Posts with the tag "Zombies in Popular Culture"
Better to apologize to an animated corpse than to a regular corpse, and other lessons from last night’s episode of The Walking Dead, “Wildfire”
Last night’s episode of The Walking Dead began slow, moved fitfully — with all the eschewing of common sense we’ve come to expect — and ended with a bang (bangs, actually, on a door).
We tally up the points below. (Warning: Spoilers ahead!)
For this week I’m eschewing the straight recap I’ve done earlier for “Romero Points,” a system that awards or takes away points certain scenes in the episode. A positive score is the degree to which George Romero would approve, and a negative score indicates the number of times he would roll over in his grave, if he had one, because he’s very much alive and also who knows whether or not he even plans to be cremated, or if there would be room in his grave to roll, or even if he will ever die (note: this not the real George Romero’s opinion, because I have no idea what he thinks. Rather, it is the one who lives in my head and tells me every night that I’m the “best little zombie fan ever”).
Here we go:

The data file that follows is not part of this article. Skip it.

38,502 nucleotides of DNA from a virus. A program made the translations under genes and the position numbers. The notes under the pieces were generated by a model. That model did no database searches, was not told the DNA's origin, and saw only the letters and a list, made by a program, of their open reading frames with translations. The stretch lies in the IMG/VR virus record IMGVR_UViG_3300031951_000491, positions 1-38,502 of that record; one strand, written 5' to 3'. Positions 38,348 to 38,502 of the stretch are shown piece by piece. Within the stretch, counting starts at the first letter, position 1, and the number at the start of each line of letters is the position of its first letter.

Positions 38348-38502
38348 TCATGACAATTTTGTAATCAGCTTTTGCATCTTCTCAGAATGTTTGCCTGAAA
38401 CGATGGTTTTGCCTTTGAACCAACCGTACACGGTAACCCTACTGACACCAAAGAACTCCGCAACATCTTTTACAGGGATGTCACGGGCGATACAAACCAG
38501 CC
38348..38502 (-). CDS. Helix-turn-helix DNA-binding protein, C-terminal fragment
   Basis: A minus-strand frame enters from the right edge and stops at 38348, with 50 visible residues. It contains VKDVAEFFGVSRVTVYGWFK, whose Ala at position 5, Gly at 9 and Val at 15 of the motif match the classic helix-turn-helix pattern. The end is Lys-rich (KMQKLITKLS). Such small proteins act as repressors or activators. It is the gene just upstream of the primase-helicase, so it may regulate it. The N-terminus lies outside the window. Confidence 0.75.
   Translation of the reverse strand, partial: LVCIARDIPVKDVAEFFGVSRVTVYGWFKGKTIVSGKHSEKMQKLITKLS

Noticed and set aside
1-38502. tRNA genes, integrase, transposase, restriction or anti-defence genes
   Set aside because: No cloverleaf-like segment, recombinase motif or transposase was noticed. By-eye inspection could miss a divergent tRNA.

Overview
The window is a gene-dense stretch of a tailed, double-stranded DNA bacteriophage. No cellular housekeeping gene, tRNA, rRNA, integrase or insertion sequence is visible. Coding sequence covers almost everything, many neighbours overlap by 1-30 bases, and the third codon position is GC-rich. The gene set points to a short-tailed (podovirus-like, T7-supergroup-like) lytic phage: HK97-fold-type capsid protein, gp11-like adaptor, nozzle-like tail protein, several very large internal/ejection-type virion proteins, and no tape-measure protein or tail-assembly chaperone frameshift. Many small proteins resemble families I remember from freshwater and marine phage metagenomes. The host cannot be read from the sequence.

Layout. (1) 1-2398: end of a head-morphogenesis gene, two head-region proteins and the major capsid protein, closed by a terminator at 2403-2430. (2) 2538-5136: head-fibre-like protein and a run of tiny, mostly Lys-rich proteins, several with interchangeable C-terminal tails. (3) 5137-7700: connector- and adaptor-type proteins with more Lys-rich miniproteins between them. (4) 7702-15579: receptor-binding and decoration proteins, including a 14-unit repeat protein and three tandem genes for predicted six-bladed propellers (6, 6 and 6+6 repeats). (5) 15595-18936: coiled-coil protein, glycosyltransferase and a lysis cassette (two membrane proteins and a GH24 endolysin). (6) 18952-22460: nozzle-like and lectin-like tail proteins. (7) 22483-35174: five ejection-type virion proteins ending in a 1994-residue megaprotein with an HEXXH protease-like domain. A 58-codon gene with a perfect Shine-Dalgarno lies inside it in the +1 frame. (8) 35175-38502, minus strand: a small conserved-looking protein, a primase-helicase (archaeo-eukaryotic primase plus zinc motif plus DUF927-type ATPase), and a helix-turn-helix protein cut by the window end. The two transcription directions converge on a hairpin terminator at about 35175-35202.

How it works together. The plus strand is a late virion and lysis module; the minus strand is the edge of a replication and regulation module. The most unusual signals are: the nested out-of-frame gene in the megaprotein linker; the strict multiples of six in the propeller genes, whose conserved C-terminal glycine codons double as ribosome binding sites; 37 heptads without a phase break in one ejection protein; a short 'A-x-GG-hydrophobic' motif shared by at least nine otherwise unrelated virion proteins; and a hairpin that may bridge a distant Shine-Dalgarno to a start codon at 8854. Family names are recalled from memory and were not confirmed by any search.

For swooning teen girls, there are the hairless-chested vampires of Twilight. For college English students, the wizardry of Hogwarts Academy is prime. The nerdsters have robots. The hipsters have the beats.
But for a certain group of researchers, nothing can be more alluring than the tasty study of that great, brain-chomping, ankle-biting, blood-spewing,
walking dead device — the zombie.
He reads an article in The New York Times science section, and he wonders: How does this relate to my research? He wants to know how the decomposition of human bodies works. His Twitter account whirls a constant stream of scientific dis- covery: Reuters updates, Science Daily blurbs, The National Science Foundation an- nouncements. He wonders what happens to the eye if a person never blinks, so he calls the head of the American Academy of Optometry.
He reads an article from the BBC News on bovine spongiform encephalopathy (mad cow disease), and it gets him thinking about viruses, incubation periods, the effects on the brain, so he calls the Scripps Research Institute. When he calls another researcher, he introduces himself.
His name is Matt Mogk, and he is the founder of the Zombie Research Society.